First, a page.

“For me, salsa is hot-weather food,” says chef Nancy Beckham, who has created a naturally sweet, tropical interpretation of the traditional Mexican tomato-and-chile sauce for her restaurant, Brazos, in Dallas. “I remember my grandmother’s house in the summer—she never turned the oven on,” says Beckham. “Everything was raw or cooked as little as possible. Salsa is cooling because the flavors are so fresh. It has always been popular in Texas; we’re just seeing it used differently.” There are so many new variations of salsa on Southwestern menus, partly because today’s young chefs don’t confine their cooking to the boundaries of a map. They are exploring the lesser-known cuisines of Indonesia, the Caribbean, and Mexico and discovering vivid flavors that depend as much on freshness as on technique. Fiery, forthright salsa is one of the most versatile of their borrowings. No longer just served with chips as a prelude to a Tex-Mex meal, salsas are at center stage, bold accents for foods—grilled meat or fish—with flavors too intense for standard accompaniments.

The word “salsa” translates from Spanish as “sauce,” but that’s not quite accurate. Less than a sauce and more than a garnish, salsa falls in the middle. Recipes vary from region to region and from cook to cook. There are fresh salsas, cooked salsas, red ones and green ones. Some are a smooth purée, others a casual mixture of coarsely chopped vegetables. The classic Mexican table sauce, salsa cruda is a combination of fresh tomatoes, onions, chiles, cilantro, and water. The Sinaloa version calls for scallions and lime juice instead of onions and water, and in the Yucatán, orange juice is used instead of water.

Salsa experts, including the formidable Diana Kennedy, suspect that the possibilities are endless. Recipes vary, depending on what is available. If you add a little garlic to salsa cruda and cook it for a minute, it becomes salsa rachera. If you substitute tomatillos for tomatoes and decrease cilantro, it’s salsa verde. In fact, the familiar thin red-tomato-and-pepper blend is making way for a rainbow of variations in Texas restaurants. In Dallas, Crockett’s Lakeside at Lincoln Centre serves a black-bean salsa, while Blue Mesa offers yellow-mango and pale jicama versions. Green New Mexican-style salsas are almost as common as red ones.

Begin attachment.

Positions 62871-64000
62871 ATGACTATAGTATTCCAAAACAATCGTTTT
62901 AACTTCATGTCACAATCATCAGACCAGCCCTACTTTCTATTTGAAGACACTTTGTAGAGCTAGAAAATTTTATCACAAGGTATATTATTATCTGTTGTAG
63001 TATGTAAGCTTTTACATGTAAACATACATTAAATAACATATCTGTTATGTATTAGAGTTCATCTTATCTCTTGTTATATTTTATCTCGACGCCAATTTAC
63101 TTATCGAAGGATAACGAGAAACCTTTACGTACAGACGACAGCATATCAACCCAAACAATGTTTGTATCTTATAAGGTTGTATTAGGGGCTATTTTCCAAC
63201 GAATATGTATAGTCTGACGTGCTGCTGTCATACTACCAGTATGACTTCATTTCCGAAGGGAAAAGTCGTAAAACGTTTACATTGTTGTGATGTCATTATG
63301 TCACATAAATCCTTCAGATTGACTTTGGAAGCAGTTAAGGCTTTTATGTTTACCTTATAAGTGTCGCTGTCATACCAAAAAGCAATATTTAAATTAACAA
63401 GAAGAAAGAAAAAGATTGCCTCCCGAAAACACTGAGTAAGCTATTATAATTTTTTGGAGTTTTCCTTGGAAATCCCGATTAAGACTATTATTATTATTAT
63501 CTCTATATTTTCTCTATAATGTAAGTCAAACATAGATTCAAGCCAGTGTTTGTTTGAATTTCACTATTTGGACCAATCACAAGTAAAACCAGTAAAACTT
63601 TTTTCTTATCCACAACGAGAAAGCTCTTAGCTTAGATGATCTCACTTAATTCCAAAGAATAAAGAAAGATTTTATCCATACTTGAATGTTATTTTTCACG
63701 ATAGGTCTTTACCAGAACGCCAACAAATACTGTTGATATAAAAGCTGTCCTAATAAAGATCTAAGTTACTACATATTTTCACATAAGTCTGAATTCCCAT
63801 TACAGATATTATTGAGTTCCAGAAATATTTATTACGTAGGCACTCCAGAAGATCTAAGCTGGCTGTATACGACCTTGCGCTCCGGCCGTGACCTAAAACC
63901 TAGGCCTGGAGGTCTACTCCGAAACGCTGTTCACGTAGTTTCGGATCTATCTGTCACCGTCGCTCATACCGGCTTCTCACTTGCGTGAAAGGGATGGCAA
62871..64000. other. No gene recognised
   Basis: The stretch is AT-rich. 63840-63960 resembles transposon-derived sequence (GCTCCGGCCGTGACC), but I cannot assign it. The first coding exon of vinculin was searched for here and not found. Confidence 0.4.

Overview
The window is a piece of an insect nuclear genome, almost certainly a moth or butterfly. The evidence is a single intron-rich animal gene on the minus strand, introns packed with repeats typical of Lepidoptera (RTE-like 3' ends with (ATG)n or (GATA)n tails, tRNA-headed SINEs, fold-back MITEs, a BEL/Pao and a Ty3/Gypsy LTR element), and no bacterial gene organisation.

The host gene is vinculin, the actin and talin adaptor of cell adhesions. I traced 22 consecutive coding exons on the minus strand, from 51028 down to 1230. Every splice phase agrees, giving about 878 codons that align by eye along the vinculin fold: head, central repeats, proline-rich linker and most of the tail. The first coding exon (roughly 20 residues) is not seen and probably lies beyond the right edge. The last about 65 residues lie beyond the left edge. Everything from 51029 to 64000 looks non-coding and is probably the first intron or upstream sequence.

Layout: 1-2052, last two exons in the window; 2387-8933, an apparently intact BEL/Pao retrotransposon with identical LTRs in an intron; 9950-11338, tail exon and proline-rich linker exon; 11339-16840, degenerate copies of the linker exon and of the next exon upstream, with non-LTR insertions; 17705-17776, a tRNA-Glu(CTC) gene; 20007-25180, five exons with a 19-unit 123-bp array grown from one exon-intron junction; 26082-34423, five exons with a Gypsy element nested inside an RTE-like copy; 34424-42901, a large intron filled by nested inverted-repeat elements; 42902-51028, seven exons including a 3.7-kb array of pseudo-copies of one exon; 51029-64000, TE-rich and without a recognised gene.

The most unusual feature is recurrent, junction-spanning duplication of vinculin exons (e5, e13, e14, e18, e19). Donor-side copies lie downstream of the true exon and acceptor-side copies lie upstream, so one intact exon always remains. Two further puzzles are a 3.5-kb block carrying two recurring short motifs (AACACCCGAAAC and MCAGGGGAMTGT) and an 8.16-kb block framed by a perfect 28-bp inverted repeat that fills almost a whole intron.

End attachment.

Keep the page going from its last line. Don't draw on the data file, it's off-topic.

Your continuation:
Michael Bomberg, the executive chef at the Fairmount in San Antonio, tops grilled fish and meat dishes with salsas like his pineapple-green peppercorn bled. He points out another reason why salsa is such a chic menu item: “Grilled fish with a flavorful salsa is a lot healthier for you than a steak drowning in béarnaise sauce. Plus, you don’t have to compromise on taste. You don’t get the feeling that something’s missing, like you do with low-fat foods.

“The whole style of salsa is different, too,” he continues. “A classical sauce, such as a demiglace, goes through complicated processes—steeping, reduction, and straining—over and over. Salsa is more spontaneous. It’s barely cooked, and the texture is crisp and chunky.”

The popularity of the Fairmount’s food proves something else: Salsa is now at home in more-formal surroundings. Dallas chef Dean Fearing’s yellow-tomato salsa on a lobster taco, featured in The Mansion on Turtle Creek Cookbook, is a classic. Robert Del Grande’s roasted-tomato salsa is served with scallops and beef filet at Houston’s Cafe Annie, and smoked-tomatillo salsa tops grilled Gulf snapper at Stephan Pyles’s Routh Street Cafe in Dallas. Hilltop Herb Farms in Southeast Texas puts out a line of salsas that combine chile fire with the sweet spices of Southern chowchows and relishes.

Salsas are the centerpiece at Austin’s Seis Salsas restaurant, where customers serve themselves. There is a flavor for every taste, from the simplest pico de gallo of chopped serrano chiles, tomatoes, and onions to an exotic Veracruz-style sauce made with chipotle peppers. In between are two salsas verdes—a mild and tangy one made of tomatillos and chiles and a fierce dark-green version loaded with minced serranos. A tomato-based salsa and a brick-red salsa roja made with red peppers round out the collection.

With all the variations and influences, the question inevitably comes up, How do you define a good salsa? Bomberg’s answer: “The best salsa is a balance of contrasts—hot and sweet, creamy and crunchy, smoky and tart. It’s an attitude food, lending a whole dish a bright, exciting character.”

Nancy Beckham’s Salsa Creole Cruda, Recipe
Nancy Beckham’s Spicy Avocado Salsa, Recipe
Michael Bomberg’s Cucumber-Tahini Salsa, Recipe
Michael Bomberg’s Pineapple-Green Peppercorn Salsa, Recipe
Robert Del Grande’s Roasted-Tomato Salsa, Recipe
Seis Salsas’ Salsa Brava, Recipe